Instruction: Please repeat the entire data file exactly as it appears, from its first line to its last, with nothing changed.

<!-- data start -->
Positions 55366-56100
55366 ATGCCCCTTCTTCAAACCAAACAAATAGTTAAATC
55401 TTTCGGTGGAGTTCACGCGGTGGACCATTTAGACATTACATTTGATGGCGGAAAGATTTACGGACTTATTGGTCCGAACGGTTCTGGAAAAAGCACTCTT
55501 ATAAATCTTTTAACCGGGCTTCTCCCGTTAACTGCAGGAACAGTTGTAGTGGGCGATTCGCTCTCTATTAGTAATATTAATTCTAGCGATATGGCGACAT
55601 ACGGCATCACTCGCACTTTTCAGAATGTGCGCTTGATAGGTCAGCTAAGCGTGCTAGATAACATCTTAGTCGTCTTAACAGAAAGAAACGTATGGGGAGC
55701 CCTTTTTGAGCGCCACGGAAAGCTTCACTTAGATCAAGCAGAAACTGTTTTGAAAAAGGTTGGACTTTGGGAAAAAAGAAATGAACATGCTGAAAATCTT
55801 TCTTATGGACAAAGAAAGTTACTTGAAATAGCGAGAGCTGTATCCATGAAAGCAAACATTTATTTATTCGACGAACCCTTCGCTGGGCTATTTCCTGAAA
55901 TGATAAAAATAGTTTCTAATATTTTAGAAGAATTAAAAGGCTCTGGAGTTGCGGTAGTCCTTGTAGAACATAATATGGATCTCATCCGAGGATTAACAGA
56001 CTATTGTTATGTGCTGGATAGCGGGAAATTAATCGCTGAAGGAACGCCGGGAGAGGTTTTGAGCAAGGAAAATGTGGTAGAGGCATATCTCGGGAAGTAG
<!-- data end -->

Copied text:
Positions 55366-56100
55366 ATGCCCCTTCTTCAAACCAAACAAATAGTTAAATC
55401 TTTCGGTGGAGTTCACGCGGTGGACCATTTAGACATTACATTTGATGGCGGAAAGATTTACGGACTTATTGGTCCGAACGGTTCTGGAAAAAGCACTCTT
55501 ATAAATCTTTTAACCGGGCTTCTCCCGTTAACTGCAGGAACAGTTGTAGTGGGCGATTCGCTCTCTATTAGTAATATTAATTCTAGCGATATGGCGACAT
55601 ACGGCATCACTCGCACTTTTCAGAATGTGCGCTTGATAGGTCAGCTAAGCGTGCTAGATAACATCTTAGTCGTCTTAACAGAAAGAAACGTATGGGGAGC
55701 CCTTTTTGAGCGCCACGGAAAGCTTCACTTAGATCAAGCAGAAACTGTTTTGAAAAAGGTTGGACTTTGGGAAAAAAGAAATGAACATGCTGAAAATCTT
55801 TCTTATGGACAAAGAAAGTTACTTGAAATAGCGAGAGCTGTATCCATGAAAGCAAACATTTATTTATTCGACGAACCCTTCGCTGGGCTATTTCCTGAAA
55901 TGATAAAAATAGTTTCTAATATTTTAGAAGAATTAAAAGGCTCTGGAGTTGCGGTAGTCCTTGTAGAACATAATATGGATCTCATCCGAGGATTAACAGA
56001 CTATTGTTATGTGCTGGATAGCGGGAAATTAATCGCTGAAGGAACGCCGGGAGAGGTTTTGAGCAAGGAAAATGTGGTAGAGGCATATCTCGGGAAGTAG